Imagine if all electronic medical records (EMRs) and other electronic health data in the U.S. could be shared—quickly and securely—to advance medical research and promote preventive medicine while drastically reducing payer and provider costs on data access and exchange.

Sound like a pipe dream? It may not be, according to some who believe in the emerging technology of blockchains.

“Blockchains give us a real chance, another go to try to save our bloated healthcare system,” writes Afsaneh Naimollah, managing partner at XEN Partners. Similarly, healthcare business and technology executive Peter B. Nichol writes that “Blockchain opportunities are changing healthcare globally—blockchain is fitting into a new world.”

HIPAA Final Rule Playbook: All the tricks you need to win the compliance game

What Is Blockchain?

Even its biggest proponents acknowledge that the movement to use blockchains in the healthcare arena is just getting started. In fact, many executives may not understand what the technology—which most famously enabled the Bitcoin digital currency and payment system—actually is, and how it might be used to serve the healthcare industry.

A blockchain is essentially an open-source, distributed technology that can record and store transaction records in a so-called “digital ledger.” Members of a blockchain network can store, exchange, and view information without need for a central authority, using cryptography to allow each participant to operate securely.

In a permissionless blockchain like Bitcoin, anyone can participate and contribute to the digital ledger. In healthcare, it is more likely that private, permissioned blockchains would emerge, with networks made up of known participants that agree to specific protocols.

As a start, blockchains could be used to eliminate the “middle man” (and associated time and costs) in various healthcare transactions. With shared data on digital ledgers, all networked parties could also securely access near real-time updates of patient longitudinal health and other data, which could lead to improved patient care, research advances, and more.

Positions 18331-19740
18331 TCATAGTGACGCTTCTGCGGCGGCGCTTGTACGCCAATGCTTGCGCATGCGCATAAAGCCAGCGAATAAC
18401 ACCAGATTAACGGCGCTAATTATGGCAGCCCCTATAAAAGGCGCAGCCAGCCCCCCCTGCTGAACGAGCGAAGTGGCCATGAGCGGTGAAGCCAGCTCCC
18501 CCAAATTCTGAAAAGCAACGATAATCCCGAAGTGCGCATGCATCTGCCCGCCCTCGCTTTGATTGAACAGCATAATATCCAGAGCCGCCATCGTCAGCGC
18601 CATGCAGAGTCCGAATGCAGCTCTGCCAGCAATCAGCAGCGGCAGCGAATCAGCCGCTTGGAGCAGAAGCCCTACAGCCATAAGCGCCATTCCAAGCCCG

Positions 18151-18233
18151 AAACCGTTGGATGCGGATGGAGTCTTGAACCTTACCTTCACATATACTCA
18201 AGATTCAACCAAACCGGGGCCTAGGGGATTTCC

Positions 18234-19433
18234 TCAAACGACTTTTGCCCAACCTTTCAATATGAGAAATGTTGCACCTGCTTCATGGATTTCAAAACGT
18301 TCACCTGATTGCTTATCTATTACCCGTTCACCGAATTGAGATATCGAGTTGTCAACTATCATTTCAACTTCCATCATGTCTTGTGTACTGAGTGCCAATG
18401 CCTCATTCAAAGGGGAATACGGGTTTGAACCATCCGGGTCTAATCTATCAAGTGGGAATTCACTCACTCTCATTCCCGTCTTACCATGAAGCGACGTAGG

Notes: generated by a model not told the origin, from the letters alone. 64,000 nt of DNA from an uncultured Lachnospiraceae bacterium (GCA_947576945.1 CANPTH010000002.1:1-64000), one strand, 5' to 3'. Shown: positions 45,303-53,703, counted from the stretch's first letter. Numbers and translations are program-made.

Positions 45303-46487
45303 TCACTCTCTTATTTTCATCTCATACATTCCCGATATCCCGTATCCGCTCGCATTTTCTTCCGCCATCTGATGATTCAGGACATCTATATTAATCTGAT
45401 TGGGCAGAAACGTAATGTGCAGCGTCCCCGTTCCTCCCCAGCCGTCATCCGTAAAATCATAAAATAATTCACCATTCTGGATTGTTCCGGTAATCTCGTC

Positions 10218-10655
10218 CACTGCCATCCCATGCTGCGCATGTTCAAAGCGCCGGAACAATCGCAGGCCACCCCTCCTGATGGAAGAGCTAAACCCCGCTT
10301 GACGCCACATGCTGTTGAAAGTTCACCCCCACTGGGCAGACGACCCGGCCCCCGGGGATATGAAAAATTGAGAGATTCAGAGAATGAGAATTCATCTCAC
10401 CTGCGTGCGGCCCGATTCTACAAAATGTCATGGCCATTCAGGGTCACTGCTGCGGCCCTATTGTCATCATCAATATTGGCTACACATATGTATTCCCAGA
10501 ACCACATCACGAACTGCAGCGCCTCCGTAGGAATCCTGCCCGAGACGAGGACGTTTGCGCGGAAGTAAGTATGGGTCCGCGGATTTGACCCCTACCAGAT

The Financial Industry Went First. Is Healthcare Next?

The financial industry was the first major sector to take advantage of the opportunities afforded by blockchains. According to an August 2016 report from the World Economic Forum, The Future of Financial Infrastructure: An Ambitious Look at How Blockchain Can Reshape Financial Services, 80 percent of banks are expected to initiate blockchain (or distributed ledger technology) projects by 2017 and more than $1.4 billion has already been invested over the past three years by more than 24 countries worldwide.

As described in Wall Street Journal, some financial institutions are already using the technology to make and verify transactions instantaneously, securely, and at lower cost than with a central clearinghouse. Eventually, the goal is for true operational transparency that will help reduce fraud, minimize disputes between businesses, and give regulators the ability to monitor transactions in real time.

It is unclear whether the healthcare industry will follow in the footsteps of the financial sector, but already healthcare leader Philips has partnered with Gem, a company that offers data management operating systems for blockchains. At the Philips Blockchain Lab, a research and development center, Philips IT experts, healthcare professionals, and blockchain developers are working together to explore potential blockchain applications in the healthcare industry.

Capital One also formed a healthcare blockchain joint venture recently with multiple partners, including Gem. The companies are targeting the areas of claims management and payment processes, where they hope to use blockchain to remove obstacles to fast and transparent data exchanges among payers, providers, and patients.

An August 2016 report from Deloitte states, “While blockchain technology is not a panacea for data standardization or system integration challenges, it does offer a promising new distributed framework to amplify and support integration of health care

information across a range of uses and stakeholders. It addresses several existing pain points and enables a system that is more efficient, disintermediated, and secure.”

Questions remain about whether blockchains could scale to meet the needs of the healthcare sector while still maintaining the high level of data security and privacy the industry requires. And that’s not to mention the technical and practical challenges involved. But, given how rapidly technology is changing as well as the worldwide trend toward democratization of data, it is tough to bet against blockchains playing a role in the future of healthcare. At the very least, it is a trend worth watching.

HIPAA Final Rule Playbook: All the tricks you need to win the compliance game